Dai Sako was born in Kanagawa Prefecture in 1971. After working successfully as a screenwriter, he made his directorial debut with Still Paradise (2005). His follow-up feature Running on Empty (2009) was shown at various international film festivals. The Chaplain (2018) marks his comeback as a director, after having returned to writing film scripts for some years.

On the occasion of “The Chaplain” being included in our Best Japanese Films of 2019 list, we speak with him about his cooperation with the late Ren Osugi, the death penalty and Christianity, the cast, the Japanese movie industry and many other topics.

I could not but start with the inevitable question, since “The Chaplain” was Ren Osugi’s last movie. How do you feel about that and how was your cooperation with him?

I had great respect for Mr. Osugi both as an actor and as a person. I took the project The Chaplain to Mr. Osugi first, and it got made because he agreed to not only to star in it but also to produce it. I was really sad when he died because thanks to this title, we were talking about working together in the future. At the same time, I am proud to have made his last film.

Why did you decide to shoot a film that deals with the death penalty? What kind of research did you do on the subject and what was your inspiration for creating the characters appearing in the movie? Is Takamiya based on the Sagamihara stabbings?

I first started writing the screenplay for a film entitled “The Vacation,” about a death-row convict and a prison oficer, 13 years ago. I’m also interested in the extremely unreasonable and mysterious system of the death penalty.

I couldn’t talk to actual prisoners, but I was able to talk to some chaplains before filming. They couldn’t really talk about life inside, however, so I asked them mainly about their preparation for the chaplaincy.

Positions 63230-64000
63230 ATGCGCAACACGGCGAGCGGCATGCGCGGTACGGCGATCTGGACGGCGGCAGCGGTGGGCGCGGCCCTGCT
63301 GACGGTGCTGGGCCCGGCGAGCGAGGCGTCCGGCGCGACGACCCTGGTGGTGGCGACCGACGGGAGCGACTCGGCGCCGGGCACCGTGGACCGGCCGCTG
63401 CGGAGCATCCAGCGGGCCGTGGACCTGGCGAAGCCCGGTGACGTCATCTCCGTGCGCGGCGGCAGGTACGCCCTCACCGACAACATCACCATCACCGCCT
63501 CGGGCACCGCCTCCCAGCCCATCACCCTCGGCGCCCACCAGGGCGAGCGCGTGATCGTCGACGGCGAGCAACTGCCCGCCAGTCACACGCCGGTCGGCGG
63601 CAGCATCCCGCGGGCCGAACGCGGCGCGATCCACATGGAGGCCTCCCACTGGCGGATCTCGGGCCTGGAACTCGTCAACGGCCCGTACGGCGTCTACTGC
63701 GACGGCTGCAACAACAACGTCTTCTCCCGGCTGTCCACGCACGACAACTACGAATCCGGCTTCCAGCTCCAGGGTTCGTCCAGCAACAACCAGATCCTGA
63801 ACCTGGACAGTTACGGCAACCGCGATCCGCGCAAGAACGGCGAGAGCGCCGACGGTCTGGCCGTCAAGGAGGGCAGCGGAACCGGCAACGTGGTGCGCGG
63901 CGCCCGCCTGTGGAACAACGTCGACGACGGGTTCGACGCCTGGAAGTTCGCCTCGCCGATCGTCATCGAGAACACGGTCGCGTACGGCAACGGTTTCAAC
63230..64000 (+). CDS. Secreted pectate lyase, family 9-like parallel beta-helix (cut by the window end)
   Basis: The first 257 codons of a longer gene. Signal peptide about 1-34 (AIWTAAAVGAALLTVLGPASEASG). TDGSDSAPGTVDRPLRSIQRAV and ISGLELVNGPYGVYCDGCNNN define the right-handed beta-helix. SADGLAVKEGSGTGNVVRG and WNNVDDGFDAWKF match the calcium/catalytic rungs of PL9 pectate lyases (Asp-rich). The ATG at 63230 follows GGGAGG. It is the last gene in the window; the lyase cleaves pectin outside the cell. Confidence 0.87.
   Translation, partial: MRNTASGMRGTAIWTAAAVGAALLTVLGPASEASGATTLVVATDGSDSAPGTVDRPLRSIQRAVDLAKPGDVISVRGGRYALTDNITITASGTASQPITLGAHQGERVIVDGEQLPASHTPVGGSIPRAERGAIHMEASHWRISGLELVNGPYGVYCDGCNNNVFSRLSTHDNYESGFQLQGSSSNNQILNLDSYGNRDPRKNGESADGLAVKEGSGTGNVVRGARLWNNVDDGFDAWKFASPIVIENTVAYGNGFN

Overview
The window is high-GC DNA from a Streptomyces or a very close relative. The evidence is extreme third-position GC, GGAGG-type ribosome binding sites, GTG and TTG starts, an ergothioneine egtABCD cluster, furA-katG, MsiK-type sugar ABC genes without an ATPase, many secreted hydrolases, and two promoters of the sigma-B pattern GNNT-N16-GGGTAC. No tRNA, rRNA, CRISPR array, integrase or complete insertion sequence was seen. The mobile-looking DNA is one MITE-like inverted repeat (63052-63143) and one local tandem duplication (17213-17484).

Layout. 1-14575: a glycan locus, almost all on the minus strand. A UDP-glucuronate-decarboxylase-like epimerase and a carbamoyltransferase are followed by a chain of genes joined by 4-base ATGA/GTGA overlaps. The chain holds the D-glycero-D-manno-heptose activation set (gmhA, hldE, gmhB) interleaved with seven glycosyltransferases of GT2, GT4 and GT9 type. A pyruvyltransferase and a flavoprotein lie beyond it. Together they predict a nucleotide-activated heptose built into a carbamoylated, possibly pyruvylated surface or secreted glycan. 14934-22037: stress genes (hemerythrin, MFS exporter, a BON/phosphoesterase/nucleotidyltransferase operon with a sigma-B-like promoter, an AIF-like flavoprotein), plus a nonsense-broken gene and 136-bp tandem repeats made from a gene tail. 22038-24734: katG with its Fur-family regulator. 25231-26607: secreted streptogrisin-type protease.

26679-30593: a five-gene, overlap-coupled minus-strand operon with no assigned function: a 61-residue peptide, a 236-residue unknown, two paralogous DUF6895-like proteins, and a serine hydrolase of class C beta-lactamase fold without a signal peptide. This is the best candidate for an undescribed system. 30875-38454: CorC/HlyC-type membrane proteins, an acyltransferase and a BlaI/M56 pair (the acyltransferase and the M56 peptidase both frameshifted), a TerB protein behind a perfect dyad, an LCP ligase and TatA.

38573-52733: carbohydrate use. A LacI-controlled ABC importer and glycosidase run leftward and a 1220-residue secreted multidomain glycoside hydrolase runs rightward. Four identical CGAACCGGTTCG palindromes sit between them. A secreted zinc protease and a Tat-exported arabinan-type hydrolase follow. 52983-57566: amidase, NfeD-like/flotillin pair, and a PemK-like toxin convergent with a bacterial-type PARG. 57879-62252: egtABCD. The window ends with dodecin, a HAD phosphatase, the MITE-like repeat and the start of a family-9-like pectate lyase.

While I was writing the script, the Sagamihara stabbings occurred. It was a shocking event and Takamiya’s character was created with the criminal as a model, but with additional elements.

Surveys suggest that death penalty is widely accepted in Japan. What are the reasons for this do you think, and what is your opinion about it?

While the world moves in the direction of abolition, more than 80% of Japanese are in favour of the death penalty. I think it’s because Japanese have a strong desire to reject those that have committed crimes (i.e., those who have deviated from the existing system). Many people think that, “considering the feelings of the victim’s family, the death penalty is the only choice,” or, “it’s strange that an innocent person has been killed, but the killer survives.” Executing the assailant will not make anyone happy but it will take another life. I think it’s better to make the criminal pay for their crimes for a lifetime.

How widespread is Christianity in Japan nowadays, and what are your thoughts on the concept?

Probably all Japanese people love Christmas (including me!), but Christianity is not widespread. On the other hand, while the concept of Buddhism is widespread, few people can be described as Buddhists. Most Japanese have no religion.

Can you give us some more information about the location the film was shot? Is it an actual prison and if positive, how did you manage to get permission to shoot there?

The film was shot entirely in Saitama Prefecture. The scenes in the detention center were shot in a large garbage-disposal facility. We built walls in the hallway inside the building and assembled a set because the ceiling was so impressive.

How was your cooperation with Tatsuya Yamada regarding the cinematography of the film?